Programmes are often positioned under senior ICT or Finance professionals with the view it is all about transactional productivity. Technology is obviously a key element of change but, unless the leader of these directorates is a holistic change professional there is a tendency to over-focus on financial outcomes or digital solutions. Many ICT professionals oversell the capability of digital solutions to improve customer service. It can be useful for some transactional workloads, but housing is primarily in the business of empathy and human connection. Transformation in the sector will only be fully realised when we embrace the understanding of our core product, the foundational personal security you get from a positive emotional connection to your home.
What skills would you look for in a Transformation Professional?
The core (and rare) skill set of the senior transformation leader is that of business architect. This is not the same as ICT enterprise architects, and they are often confused, leading to the high proportion of ICT teams that lead change. When someone is being interviewed for a role like this, if they don’t at least know what business architecture is as a discipline, and the core stages of organisational design, that should be a red flag.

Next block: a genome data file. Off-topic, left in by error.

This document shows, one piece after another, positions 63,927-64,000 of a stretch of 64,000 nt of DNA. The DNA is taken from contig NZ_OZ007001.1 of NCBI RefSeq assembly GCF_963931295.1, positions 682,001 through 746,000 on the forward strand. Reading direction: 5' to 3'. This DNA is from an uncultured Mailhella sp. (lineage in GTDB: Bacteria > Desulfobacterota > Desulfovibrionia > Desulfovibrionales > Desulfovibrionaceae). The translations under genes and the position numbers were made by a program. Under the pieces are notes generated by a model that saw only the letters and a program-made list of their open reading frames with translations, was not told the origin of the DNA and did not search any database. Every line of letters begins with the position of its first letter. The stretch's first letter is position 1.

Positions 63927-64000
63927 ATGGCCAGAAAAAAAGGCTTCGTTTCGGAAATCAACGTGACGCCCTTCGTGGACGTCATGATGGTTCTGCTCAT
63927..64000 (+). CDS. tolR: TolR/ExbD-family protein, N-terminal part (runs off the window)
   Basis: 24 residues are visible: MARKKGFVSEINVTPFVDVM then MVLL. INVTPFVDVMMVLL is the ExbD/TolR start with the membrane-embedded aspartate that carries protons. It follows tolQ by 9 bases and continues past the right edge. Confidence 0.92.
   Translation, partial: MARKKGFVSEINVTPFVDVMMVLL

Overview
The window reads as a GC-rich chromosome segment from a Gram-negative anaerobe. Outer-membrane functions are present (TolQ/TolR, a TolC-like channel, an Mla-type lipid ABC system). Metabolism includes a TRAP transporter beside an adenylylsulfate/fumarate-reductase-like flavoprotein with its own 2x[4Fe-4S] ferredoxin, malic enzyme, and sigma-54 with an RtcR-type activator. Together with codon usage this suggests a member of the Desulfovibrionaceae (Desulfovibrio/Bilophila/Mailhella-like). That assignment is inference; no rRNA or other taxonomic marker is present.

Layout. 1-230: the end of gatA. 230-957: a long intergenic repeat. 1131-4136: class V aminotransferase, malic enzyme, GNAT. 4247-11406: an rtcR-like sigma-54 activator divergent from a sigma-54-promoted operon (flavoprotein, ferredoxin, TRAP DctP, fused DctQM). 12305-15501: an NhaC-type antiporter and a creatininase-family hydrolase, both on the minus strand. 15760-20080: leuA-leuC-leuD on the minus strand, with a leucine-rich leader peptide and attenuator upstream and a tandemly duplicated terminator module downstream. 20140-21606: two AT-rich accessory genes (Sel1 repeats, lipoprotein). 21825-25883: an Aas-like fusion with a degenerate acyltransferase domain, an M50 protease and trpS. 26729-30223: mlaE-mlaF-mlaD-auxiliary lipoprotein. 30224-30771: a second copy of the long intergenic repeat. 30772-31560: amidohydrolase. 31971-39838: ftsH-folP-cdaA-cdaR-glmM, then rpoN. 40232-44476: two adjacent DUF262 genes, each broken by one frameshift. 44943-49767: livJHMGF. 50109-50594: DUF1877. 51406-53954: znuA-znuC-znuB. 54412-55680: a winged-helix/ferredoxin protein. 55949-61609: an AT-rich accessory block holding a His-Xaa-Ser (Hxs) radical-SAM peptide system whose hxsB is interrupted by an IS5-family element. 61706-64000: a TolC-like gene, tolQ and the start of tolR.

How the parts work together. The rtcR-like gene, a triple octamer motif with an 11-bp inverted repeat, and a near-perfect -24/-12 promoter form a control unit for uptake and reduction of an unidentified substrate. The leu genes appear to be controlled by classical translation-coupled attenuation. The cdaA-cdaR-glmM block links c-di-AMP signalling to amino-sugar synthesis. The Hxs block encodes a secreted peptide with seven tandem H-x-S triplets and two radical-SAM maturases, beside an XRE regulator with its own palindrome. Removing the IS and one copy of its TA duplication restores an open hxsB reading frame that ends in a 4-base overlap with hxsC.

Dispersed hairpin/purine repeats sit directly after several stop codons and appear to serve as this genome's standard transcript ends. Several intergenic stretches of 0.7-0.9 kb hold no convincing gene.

Recruitment of people with poor contextual transformational understanding in housing has also led to several distractions in this space which you should look out for. The overemphasis on ‘agile’ as the primary delivery tool is one of them. Agile is a very important project management tool for product development and innovation processes. It isn’t, however, a catch all for project management. I am now at the stage where a lot of my business is involved in unpicking the poor application of agile that has been inadequately taught and used in the wrong context.
Transformation leaders are a rare combination of visionary, orator, behavioural scientist, organisational designer and programme planner. An ability to understand, prioritise, dependency plan and communicate all the different elements that make up an effective organisation is at the heart of what you are looking for.
What would you say is the role of the board and senior team in change?